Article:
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Thanksgiving is on the horizon, which means that the holiday party season is just a step behind it. Once you hear Nat King Cole singing about chestnuts roasting on an open fire -- so Friday, basically -- get ready to be inundated with winter party plans.
Of course, the holiday party isn't just a chance to down some eggnog and sample gingerbread cookies. It's a prime networking opportunity. Here are some tips to help you network right this holiday season.
When networking, it's great to be interesting, but it's better to be interested. People love to talk about themselves and one of the best ways to establish a connection is to show some genuine interest in the life of your networking "target."
Before holiday parties or mixers, think of questions that can you can ask people you want to connect with, to get them speaking about their work, challenges, or experiences. After all, you can't know how you'll be able to help someone until you know about them and their needs.
When attorneys think of networking, they often think of trying to connect with potential clients. That's definitely a goal to pursue, but it's not the only type of networking you can do. In addition to seeking out new clients, you can use holiday events to build rapport with your coworkers and support staff, to connect with other attorneys in order to grow your referral network, or to strengthen your relationships with existing clients. There's no need to focus in on only one type of networking, or to treat an event like a waste of time if it's not full of client prospects.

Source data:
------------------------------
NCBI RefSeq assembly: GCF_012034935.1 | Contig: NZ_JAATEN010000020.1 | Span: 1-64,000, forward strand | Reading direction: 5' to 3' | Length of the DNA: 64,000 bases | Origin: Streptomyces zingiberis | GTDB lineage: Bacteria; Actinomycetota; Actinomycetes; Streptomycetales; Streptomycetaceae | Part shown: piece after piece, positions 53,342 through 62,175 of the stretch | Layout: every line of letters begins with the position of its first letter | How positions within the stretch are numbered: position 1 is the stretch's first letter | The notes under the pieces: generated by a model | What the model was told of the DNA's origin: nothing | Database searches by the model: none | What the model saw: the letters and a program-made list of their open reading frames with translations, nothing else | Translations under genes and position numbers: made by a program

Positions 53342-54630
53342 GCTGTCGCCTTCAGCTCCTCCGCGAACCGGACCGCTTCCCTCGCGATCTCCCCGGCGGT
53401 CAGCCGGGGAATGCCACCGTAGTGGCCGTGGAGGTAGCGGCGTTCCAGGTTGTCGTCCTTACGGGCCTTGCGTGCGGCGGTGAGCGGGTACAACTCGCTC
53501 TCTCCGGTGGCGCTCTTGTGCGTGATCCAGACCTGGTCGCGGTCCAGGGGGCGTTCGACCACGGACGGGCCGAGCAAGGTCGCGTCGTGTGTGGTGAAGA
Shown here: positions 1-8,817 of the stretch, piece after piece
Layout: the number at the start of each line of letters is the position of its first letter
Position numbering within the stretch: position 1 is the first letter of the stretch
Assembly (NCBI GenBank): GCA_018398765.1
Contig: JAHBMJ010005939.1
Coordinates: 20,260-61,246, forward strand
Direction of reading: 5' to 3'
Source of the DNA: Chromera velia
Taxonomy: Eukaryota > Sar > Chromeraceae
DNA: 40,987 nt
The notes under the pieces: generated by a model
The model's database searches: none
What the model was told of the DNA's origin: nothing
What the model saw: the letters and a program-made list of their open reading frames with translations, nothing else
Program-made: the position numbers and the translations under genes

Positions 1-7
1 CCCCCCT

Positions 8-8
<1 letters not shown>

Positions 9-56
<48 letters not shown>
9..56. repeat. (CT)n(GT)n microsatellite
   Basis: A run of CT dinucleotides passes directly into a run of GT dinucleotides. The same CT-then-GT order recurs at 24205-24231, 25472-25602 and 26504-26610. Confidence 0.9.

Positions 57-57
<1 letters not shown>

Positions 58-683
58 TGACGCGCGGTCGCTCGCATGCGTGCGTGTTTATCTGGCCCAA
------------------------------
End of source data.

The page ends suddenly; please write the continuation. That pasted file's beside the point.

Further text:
You're successful because you know how to get the work done and how to do it well. The same should go for networking. If you're going to a holiday event that you think will be good for networking, do some research beforehand. Know who will be in attendance and think of ways to connect with them.
Also, no matter how festive the party is, keep it professional. That means maybe forgoing the ugly holiday sweater and not getting too tipsy off the hot buttered rum or mulled wine.
Follow-up is essential to successful networking, but you don't have to wait until three days later to get back in touch. If you've established a connection with someone, swing by one more time before you go, letting them know that you enjoyed speaking with them and hope to be in contact in the future. This follow up can help cement a relationship and leave them with a more meaningful impression of you.
Meeting with a lawyer can help you understand your options and how to best protect your rights. Visit our attorney directory to find a lawyer near you who can help.
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